News

    Unemployed Test Work in New Job Fields

    New Hampshire program allows workers to continue receiving jobless benefits during training

    About 5.2 million Americans have been out of work for more than six months, according to the US Department of Labor.
    About 5.2 million Americans have been out of work for more than six months, according to the US Department of Labor.
    Faiza Elmasry

    More than 12 million Americans are out of work, according to the U.S. Department of Labor.

    Looking for a job similar to the one that was lost can be a frustrating and futile exercise, but an employment program in the northeastern state of New Hampshire gives the unemployed a chance to try out jobs they hadn’t considered before.

    Carol Nyber lost her job at an electronics manufacturing company last year. Unfortunately, it wasn’t a new experience; she's been laid off several times over the past 20 years.

    “I keep jumping back and forth. It’s a horrible thing to go through," she says. "You’re worried about your bills. Are you going to be able to pay your rent, or your mortgage if you own a house?”

    While looking for a new job, Nyber came across the Return to Work initiative, a program run by New Hampshire’s Department of Employment Security.

    “It allowed people to find a training opportunity with an employer,” says Keith Badger, the program’s coordinator. “They could train up to 24 hours a week with a particular employer for up to six weeks.”

    Return to Work sets up a ‘win-win’ situation, according to Badger. Workers continue to receive unemployment benefits during the training period while prospective employers have a chance to evaluate potential employees - on the job - at no cost.

    “The individual is not under any obligation to the employer. The employer is not under any obligation to the individual, outside of the actual training," he says. "So the employer doesn’t guarantee the individual a job at the end of the training period, and if the individual, in the middle of the training, decides that this is just not working for them, they can leave the training.”

    Carol Nyber doesn’t plan to leave. In fact, she hoping for a job offer once she completes her training with Electropac, an electronics manufacturing company.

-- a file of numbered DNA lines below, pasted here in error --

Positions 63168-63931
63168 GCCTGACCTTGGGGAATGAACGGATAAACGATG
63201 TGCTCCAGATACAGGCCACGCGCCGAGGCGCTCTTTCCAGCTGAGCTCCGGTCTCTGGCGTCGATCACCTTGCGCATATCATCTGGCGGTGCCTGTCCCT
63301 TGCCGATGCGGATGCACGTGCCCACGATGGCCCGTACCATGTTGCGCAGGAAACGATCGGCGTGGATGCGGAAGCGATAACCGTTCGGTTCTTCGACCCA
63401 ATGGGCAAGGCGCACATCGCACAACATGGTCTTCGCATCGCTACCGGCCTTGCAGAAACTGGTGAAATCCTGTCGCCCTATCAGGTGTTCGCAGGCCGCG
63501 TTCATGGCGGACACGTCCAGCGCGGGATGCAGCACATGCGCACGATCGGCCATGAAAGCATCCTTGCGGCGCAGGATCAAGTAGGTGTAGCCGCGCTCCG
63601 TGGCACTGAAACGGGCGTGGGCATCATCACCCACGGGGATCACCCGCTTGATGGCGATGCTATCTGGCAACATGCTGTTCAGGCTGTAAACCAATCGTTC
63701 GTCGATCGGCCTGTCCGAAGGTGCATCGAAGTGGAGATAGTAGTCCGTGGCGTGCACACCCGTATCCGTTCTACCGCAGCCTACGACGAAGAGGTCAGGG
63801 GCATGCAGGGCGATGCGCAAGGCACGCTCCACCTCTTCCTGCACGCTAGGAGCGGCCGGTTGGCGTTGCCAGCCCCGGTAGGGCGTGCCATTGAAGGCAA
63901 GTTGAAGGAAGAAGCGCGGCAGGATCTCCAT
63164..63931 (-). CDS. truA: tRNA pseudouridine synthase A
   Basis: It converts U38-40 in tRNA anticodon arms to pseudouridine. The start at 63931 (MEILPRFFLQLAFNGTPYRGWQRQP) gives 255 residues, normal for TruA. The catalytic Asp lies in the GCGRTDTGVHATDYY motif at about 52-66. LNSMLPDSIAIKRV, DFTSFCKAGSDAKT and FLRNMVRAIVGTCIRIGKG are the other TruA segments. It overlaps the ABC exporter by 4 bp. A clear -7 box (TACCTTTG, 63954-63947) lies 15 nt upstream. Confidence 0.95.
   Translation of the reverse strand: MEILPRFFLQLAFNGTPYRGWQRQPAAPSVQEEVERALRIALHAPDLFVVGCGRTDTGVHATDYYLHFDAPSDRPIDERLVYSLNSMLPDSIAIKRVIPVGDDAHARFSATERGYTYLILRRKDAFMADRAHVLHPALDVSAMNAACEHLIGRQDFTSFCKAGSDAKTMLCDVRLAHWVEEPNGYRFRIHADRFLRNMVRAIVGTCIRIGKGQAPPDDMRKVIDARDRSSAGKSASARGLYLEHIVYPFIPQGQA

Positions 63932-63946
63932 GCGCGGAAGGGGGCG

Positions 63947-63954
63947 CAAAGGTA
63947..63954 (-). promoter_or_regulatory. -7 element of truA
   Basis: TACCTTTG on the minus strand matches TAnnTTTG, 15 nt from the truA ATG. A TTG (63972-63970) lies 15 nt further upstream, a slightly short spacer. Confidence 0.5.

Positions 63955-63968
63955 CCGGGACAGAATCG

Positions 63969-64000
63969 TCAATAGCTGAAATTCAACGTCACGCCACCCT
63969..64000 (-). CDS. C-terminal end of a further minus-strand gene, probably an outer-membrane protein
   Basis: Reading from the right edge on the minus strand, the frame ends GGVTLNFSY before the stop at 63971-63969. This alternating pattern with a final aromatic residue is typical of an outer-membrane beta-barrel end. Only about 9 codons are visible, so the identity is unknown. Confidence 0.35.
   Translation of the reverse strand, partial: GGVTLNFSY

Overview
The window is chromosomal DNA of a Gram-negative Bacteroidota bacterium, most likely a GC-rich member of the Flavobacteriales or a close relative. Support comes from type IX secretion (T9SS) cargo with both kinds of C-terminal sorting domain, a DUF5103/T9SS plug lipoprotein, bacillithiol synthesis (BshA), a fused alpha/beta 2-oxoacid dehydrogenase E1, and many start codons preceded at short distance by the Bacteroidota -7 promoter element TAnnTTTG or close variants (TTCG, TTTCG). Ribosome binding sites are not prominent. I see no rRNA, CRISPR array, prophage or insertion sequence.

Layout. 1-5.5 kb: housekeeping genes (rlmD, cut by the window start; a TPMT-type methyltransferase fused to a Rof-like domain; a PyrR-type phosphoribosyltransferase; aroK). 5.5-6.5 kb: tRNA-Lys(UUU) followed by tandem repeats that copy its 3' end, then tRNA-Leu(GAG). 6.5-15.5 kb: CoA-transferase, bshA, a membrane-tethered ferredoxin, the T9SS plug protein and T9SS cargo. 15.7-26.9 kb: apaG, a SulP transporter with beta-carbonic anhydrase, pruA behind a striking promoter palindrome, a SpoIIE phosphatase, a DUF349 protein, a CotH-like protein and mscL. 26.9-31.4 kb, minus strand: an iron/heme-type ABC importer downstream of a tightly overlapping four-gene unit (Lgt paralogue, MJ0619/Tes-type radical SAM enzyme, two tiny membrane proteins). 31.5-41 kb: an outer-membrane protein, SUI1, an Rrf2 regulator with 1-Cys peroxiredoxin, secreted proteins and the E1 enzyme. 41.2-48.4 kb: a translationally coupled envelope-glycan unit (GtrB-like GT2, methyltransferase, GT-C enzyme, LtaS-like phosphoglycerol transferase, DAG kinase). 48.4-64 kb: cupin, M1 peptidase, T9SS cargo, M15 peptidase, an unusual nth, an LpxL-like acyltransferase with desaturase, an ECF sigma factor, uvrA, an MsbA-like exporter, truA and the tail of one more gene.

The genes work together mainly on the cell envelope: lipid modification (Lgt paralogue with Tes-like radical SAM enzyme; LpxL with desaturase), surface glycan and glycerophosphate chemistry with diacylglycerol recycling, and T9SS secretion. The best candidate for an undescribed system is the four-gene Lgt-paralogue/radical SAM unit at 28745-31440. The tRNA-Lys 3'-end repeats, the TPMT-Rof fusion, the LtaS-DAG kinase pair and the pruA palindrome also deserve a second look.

“I worked here about two-and-a-half years ago," she says. "It’s quite different. Last time, I was here as an inspector. Now I’m operating a machine.”

    Electropac is one of more than 400 businesses around the state that have joined the Return to Work program. The chance to evaluate job seekers during the training period helps the company identify the best people for the job.

    “In addition to the various skills and ability to do the job, we also look for the person who takes responsibility for the job that they're performing," says Raymond Boissoneau, president of Electropac. "It’s more than just a repetitive type job. The type of product we make requires somebody who looks at doing a function and the ability to - if they see something wrong - stopping it and bringing it to their team leader. So it requires that little added concern and care of what you’re doing.”

    Lisa Eaton, who was laid off from a manufacturing marketing job more than a year ago, was hired by a real estate company after completing the on-the-job training.

    “I felt it was a smooth transition," she says."I never felt that it was an unpleasant challenge. It’s a positive challenge to learn new skills in a new industry.”

    She credits the Return to Work program with allowing her to change careers.